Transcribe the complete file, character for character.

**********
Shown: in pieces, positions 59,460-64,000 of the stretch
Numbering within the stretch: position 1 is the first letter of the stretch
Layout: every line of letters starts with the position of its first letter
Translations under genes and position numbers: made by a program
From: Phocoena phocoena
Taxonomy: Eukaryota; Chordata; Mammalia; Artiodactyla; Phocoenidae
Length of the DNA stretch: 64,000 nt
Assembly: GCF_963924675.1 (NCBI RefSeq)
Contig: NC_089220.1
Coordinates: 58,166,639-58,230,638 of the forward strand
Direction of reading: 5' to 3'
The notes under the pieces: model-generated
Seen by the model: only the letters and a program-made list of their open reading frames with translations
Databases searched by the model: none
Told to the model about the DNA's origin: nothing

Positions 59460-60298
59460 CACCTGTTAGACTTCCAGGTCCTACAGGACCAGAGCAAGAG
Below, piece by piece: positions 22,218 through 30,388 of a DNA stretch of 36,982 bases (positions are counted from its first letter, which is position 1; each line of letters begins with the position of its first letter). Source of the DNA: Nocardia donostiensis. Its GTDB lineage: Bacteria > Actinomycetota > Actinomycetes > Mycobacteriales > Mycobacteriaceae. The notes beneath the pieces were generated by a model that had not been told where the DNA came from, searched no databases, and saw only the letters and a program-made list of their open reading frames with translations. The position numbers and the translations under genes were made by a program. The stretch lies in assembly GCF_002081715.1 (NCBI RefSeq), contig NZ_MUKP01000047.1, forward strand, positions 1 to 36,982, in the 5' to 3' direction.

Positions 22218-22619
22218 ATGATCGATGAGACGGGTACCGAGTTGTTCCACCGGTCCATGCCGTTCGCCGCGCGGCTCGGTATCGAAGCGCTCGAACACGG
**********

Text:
Shown: in pieces, positions 59,460-64,000 of the stretch
Numbering within the stretch: position 1 is the first letter of the stretch
Layout: every line of letters starts with the position of its first letter
Translations under genes and position numbers: made by a program
From: Phocoena phocoena
Taxonomy: Eukaryota; Chordata; Mammalia; Artiodactyla; Phocoenidae
Length of the DNA stretch: 64,000 nt
Assembly: GCF_963924675.1 (NCBI RefSeq)
Contig: NC_089220.1
Coordinates: 58,166,639-58,230,638 of the forward strand
Direction of reading: 5' to 3'
The notes under the pieces: model-generated
Seen by the model: only the letters and a program-made list of their open reading frames with translations
Databases searched by the model: none
Told to the model about the DNA's origin: nothing

Positions 59460-60298
59460 CACCTGTTAGACTTCCAGGTCCTACAGGACCAGAGCAAGAG
Below, piece by piece: positions 22,218 through 30,388 of a DNA stretch of 36,982 bases (positions are counted from its first letter, which is position 1; each line of letters begins with the position of its first letter). Source of the DNA: Nocardia donostiensis. Its GTDB lineage: Bacteria > Actinomycetota > Actinomycetes > Mycobacteriales > Mycobacteriaceae. The notes beneath the pieces were generated by a model that had not been told where the DNA came from, searched no databases, and saw only the letters and a program-made list of their open reading frames with translations. The position numbers and the translations under genes were made by a program. The stretch lies in assembly GCF_002081715.1 (NCBI RefSeq), contig NZ_MUKP01000047.1, forward strand, positions 1 to 36,982, in the 5' to 3' direction.

Positions 22218-22619
22218 ATGATCGATGAGACGGGTACCGAGTTGTTCCACCGGTCCATGCCGTTCGCCGCGCGGCTCGGTATCGAAGCGCTCGAACACGG